Tax d’Habitation – this is a tax based on the occupancy of the house and can vary according to the financial circumstances of the occupant. It is normally paid in or around December for the year in question. The tax is paid by and is the full responsibility of the occupant of the house on January 1st. You will not be asked to contribute to this for any part of the year in which you buy your house – as long as you complete the purchase after January 1st.
Therefore, if you buy a house in, say, 2015 the first time you will receive a bill in your own name for either tax foncier or tax d’habitation will be at the end of 2016. The notaire will advise the tax authorities that you have taken over ownership of the property as part of the registration process.
You will need valid buildings insurance from the day you sign the acte authentic. The notaire will not allow you to take ownership of the property if you do not have documentary proof that this cover is in place.
You will also, of course, have to open accounts with water, electricity and gas companies and set up telephone and internet. Ask the seller for a copy of their last utility bills which will give the contact telephone number and account references which you will need to open the accounts. Most utility companies now have English speaking help lines and you can also have a look at our useful links page for more guidance as to who can help you establish yourself in France. Our blog and latest news window also provide regular updates and topical comment on the house buying process.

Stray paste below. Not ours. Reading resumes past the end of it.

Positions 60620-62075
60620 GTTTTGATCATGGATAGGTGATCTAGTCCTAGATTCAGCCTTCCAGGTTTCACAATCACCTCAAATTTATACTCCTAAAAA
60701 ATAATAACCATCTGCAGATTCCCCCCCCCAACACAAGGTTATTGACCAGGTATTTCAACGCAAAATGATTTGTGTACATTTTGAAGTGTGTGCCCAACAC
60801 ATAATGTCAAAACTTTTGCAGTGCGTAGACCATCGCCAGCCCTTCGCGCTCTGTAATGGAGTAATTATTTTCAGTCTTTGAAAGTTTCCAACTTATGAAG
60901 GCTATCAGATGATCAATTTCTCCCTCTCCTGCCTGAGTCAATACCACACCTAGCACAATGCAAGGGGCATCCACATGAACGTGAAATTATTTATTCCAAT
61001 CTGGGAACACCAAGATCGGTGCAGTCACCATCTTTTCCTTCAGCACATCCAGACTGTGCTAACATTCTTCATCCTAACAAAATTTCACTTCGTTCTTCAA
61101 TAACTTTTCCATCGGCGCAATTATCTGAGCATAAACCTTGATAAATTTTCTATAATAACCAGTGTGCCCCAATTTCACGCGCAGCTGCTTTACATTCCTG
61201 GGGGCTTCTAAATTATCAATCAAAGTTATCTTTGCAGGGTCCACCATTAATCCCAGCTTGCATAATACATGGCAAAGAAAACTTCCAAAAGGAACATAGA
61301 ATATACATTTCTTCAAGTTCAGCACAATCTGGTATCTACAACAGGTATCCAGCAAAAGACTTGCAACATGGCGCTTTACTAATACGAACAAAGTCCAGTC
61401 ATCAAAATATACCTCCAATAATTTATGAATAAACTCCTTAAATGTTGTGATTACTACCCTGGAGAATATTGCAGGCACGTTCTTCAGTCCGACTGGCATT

You should have a French bank account before you can open your utility accounts.
When you buy a house in France you are also buying into a lifestyle. French towns and villages, no matter how big or small, are administered by a Maire who operates from a mairie in the centre of the commune (village or town). It is an act of courtesy to go along and introduce yourself at the mairie as soon as you are able to. Not only is it a good thing to be known and known about, but the maire, or more particularly his or her secretary, will be a font of useful knowledge and can help you with everything from getting your car registered in France to applying for planning permission for all of the renovation work you have in mind for your new house.